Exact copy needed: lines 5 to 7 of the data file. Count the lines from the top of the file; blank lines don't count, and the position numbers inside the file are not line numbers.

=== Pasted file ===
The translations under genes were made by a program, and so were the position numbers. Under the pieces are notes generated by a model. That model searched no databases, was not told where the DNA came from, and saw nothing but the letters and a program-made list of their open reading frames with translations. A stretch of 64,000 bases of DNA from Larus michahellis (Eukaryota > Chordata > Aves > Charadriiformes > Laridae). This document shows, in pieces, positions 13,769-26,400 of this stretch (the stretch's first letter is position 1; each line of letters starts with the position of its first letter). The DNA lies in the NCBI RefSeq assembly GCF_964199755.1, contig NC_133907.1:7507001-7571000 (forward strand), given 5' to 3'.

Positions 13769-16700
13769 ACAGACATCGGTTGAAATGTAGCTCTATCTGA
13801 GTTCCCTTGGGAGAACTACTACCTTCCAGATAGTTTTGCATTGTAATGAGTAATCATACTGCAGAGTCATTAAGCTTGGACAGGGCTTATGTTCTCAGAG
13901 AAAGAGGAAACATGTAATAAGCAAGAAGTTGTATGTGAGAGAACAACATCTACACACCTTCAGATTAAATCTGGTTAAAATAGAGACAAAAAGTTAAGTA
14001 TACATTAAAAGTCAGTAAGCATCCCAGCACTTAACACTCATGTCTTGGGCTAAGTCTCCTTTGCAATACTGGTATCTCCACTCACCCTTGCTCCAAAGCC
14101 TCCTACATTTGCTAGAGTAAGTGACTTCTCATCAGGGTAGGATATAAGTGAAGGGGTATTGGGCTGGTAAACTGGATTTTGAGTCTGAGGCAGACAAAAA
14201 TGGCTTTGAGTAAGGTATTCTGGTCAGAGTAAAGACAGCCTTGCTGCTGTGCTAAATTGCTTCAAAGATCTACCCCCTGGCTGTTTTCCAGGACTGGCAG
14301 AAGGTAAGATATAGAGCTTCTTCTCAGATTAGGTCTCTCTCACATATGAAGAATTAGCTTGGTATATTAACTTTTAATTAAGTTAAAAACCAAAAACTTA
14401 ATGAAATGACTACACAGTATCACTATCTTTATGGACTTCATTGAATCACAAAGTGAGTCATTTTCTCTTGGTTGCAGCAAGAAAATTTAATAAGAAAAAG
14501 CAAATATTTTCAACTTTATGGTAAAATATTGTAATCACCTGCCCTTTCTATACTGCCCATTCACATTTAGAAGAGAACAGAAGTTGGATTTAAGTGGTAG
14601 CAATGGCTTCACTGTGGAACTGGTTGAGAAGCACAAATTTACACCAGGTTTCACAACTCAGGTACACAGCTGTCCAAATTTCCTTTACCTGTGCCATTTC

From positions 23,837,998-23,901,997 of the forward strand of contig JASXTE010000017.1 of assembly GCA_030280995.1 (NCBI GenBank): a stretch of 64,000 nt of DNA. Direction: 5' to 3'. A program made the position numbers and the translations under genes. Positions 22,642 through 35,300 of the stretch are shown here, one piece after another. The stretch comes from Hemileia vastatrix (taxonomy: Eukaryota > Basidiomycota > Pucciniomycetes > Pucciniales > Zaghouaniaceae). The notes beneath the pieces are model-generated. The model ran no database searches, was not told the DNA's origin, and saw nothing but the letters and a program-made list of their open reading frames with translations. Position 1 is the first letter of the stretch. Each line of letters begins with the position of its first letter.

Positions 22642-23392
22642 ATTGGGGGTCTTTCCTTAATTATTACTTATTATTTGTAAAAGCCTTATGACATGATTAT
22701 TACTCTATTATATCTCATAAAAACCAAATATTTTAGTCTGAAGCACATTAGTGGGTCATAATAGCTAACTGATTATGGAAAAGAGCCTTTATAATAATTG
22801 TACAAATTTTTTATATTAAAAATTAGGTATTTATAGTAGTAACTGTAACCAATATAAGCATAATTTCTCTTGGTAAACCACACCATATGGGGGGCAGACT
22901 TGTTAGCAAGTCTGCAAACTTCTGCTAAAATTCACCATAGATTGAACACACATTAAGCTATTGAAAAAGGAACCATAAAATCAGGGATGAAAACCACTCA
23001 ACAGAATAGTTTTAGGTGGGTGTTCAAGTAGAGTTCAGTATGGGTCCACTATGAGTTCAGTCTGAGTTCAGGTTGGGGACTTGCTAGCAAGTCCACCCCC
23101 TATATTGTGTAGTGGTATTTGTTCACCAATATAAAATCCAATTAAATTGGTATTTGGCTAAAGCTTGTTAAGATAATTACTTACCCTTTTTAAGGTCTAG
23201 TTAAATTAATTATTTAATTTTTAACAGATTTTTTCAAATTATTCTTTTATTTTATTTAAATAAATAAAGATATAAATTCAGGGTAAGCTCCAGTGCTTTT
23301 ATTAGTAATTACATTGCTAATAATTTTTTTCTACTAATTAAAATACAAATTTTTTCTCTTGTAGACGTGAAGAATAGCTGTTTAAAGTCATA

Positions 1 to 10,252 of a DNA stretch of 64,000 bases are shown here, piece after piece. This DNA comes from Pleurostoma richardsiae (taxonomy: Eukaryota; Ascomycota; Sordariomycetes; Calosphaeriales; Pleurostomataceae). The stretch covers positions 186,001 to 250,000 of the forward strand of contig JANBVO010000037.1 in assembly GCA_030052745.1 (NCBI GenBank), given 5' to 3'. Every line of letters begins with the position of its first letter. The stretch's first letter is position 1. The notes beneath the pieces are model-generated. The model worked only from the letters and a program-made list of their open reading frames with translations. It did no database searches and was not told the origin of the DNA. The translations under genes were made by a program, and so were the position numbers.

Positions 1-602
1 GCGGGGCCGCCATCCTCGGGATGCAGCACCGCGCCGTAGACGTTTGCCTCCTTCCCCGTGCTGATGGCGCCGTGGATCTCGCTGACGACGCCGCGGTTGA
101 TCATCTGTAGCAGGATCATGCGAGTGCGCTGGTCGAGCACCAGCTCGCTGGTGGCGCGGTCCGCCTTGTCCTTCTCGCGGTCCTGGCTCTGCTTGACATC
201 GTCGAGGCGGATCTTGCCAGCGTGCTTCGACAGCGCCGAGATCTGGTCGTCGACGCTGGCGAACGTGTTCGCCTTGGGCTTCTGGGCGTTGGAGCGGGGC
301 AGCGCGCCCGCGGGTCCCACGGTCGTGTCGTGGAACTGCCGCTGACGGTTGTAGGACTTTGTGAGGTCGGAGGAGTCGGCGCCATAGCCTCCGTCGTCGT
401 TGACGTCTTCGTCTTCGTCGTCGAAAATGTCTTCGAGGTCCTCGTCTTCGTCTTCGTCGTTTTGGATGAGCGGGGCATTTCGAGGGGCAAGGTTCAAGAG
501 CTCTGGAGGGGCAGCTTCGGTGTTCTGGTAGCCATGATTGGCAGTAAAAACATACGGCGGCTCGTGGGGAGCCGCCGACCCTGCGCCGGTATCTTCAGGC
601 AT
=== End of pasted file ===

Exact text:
13901 AAAGAGGAAACATGTAATAAGCAAGAAGTTGTATGTGAGAGAACAACATCTACACACCTTCAGATTAAATCTGGTTAAAATAGAGACAAAAAGTTAAGTA
14001 TACATTAAAAGTCAGTAAGCATCCCAGCACTTAACACTCATGTCTTGGGCTAAGTCTCCTTTGCAATACTGGTATCTCCACTCACCCTTGCTCCAAAGCC
14101 TCCTACATTTGCTAGAGTAAGTGACTTCTCATCAGGGTAGGATATAAGTGAAGGGGTATTGGGCTGGTAAACTGGATTTTGAGTCTGAGGCAGACAAAAA